We could inspect the generated executable, and see that it is using the shared libraries. For example in Linux, we could use the objdump tool and see in Dynamic section:
$ cd bin $ objdump -p timer ... Dynamic Section: NEEDED libPocoUtil.so.31 NEEDED libPocoXML.so.31 NEEDED libPocoJSON.so.31 NEEDED libPocoMongoDB.so.31 NEEDED libPocoNet.so.31 NEEDED libPocoCrypto.so.31 NEEDED libPocoData.so.31 NEEDED libPocoDataSQLite.so.31 NEEDED libPocoZip.so.31 NEEDED libPocoFoundation.so.31 NEEDED libpthread.so.0 NEEDED libdl.so.2 NEEDED librt.so.1 NEEDED libssl.so.1.0.0 NEEDED libcrypto.so.1.0.0 NEEDED libstdc++.so.6 NEEDED libm.so.6 NEEDED libgcc_s.so.1 NEEDED libc.so.6
There are some differences between shared libraries on linux (*.so), windows (*.dll) and MacOS (*.dylib). The shared libraries must be located in some folder where they can be found, either by the linker, or by the OS runtime.
It is possible to add the folders of the libraries to the path (dynamic linker LD_LIBRARY_PATH path in Linux, DYLD_LIBRARY_PATH in OSX, or system PATH in Windows), or copy those shared libraries to some system folder, so they are found by the OS. But those are typical operations of deploys or final installation of apps, not desired while developing, and conan is intended for developers, so it tries not to mess with the OS.
In Windows and OSX, the simplest approach is just to copy the shared libraries to the executable folder, so they are found by the executable, without having to modify the path.
We can easily do that with the [imports] section in
conanfile.txt. Let’s try it.
conanfile.txt file and paste the following [imports] section:
[requires] Poco/1.7.8p3@pocoproject/stable [generators] cmake [options] Poco:shared=True OpenSSL:shared=True [imports] bin, *.dll -> ./bin # Copies all dll files from packages bin folder to my "bin" folder lib, *.dylib* -> ./bin # Copies all dylib files from packages lib folder to my "bin" folder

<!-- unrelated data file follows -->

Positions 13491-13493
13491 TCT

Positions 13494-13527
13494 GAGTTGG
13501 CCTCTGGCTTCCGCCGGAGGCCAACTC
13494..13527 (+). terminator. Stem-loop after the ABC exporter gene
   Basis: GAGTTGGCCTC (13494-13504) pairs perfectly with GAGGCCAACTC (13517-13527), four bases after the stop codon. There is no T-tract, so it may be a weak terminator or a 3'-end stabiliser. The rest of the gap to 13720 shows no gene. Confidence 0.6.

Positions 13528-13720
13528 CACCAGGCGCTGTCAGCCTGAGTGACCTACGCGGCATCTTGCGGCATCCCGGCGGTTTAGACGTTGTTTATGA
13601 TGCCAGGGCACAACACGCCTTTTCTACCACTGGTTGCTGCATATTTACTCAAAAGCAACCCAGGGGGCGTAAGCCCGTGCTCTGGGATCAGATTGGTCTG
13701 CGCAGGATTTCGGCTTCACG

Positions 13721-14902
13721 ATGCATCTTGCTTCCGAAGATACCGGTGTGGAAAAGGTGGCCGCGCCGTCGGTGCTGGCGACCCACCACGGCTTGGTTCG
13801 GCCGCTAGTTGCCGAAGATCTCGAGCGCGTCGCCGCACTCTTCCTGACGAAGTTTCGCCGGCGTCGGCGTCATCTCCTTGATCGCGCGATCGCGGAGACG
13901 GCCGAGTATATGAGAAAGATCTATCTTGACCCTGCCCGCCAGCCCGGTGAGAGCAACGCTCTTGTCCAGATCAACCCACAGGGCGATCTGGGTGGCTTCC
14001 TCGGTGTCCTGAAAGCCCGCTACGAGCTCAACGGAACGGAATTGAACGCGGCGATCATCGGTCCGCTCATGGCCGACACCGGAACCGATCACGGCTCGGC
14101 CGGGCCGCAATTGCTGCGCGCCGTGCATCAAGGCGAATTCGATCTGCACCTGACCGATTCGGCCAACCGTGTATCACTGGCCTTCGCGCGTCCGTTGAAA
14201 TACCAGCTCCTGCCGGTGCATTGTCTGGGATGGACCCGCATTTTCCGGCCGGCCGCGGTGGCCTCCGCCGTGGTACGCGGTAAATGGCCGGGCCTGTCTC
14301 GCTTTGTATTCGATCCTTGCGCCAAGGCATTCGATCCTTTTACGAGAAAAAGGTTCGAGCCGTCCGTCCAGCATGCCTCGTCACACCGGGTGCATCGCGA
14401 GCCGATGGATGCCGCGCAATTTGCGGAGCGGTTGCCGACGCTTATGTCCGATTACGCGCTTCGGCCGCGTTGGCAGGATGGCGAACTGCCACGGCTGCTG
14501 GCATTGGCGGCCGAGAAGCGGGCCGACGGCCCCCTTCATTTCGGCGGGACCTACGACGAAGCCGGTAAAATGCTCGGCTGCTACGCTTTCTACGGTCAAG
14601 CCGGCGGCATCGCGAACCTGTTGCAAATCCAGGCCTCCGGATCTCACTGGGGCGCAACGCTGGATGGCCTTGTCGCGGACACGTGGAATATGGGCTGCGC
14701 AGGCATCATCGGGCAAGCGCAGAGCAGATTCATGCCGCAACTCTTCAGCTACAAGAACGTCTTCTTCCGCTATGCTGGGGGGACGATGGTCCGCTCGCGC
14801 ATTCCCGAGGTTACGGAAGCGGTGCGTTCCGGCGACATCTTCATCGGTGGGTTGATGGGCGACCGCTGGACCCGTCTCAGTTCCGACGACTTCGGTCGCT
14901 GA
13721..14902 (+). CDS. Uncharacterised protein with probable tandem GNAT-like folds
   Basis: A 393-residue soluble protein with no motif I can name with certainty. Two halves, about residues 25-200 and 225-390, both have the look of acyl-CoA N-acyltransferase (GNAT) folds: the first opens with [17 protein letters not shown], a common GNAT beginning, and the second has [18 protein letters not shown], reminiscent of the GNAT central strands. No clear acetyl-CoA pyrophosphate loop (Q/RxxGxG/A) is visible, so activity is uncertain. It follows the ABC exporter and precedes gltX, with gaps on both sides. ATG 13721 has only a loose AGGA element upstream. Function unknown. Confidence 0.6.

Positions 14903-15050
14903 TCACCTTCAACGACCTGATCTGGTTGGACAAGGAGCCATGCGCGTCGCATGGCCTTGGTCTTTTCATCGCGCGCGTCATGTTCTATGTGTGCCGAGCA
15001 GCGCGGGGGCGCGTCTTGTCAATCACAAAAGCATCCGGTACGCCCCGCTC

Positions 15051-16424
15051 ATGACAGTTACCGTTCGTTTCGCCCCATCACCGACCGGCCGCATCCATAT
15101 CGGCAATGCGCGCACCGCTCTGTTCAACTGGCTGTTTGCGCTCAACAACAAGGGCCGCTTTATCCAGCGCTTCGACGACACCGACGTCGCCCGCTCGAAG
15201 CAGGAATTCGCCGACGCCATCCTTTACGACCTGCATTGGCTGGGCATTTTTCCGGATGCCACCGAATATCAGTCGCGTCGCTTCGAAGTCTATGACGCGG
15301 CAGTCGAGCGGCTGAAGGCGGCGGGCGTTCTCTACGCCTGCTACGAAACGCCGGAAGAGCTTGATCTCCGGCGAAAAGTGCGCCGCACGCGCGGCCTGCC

You can explore the package folder in your local cache (~/.conan/data) and look where the shared libraries are. It is common that *.dll are copied in /bin the rest of the libraries should be found in the /lib folder. But it’s just a convention, different layouts are possible.
Install the requirements (from the
mytimer/build folder), and run the binary again:
$ conan install .. $ ./bin/timer
Now look at the
mytimer/build/bin folder and verify that the needed shared libraries are there.
As you can see, the [imports] section is a very generic way to import files from your requirements to your project.
This method can be used for packaging applications and copying the result executables to your bin folder, or for copying assets, images, sounds, test static files, etc. Conan is a generic solution for package management, not only (but focused in) for C/C++ or libraries.
Check the section Howtos/Manage shared libraries to know more about working with shared libraries.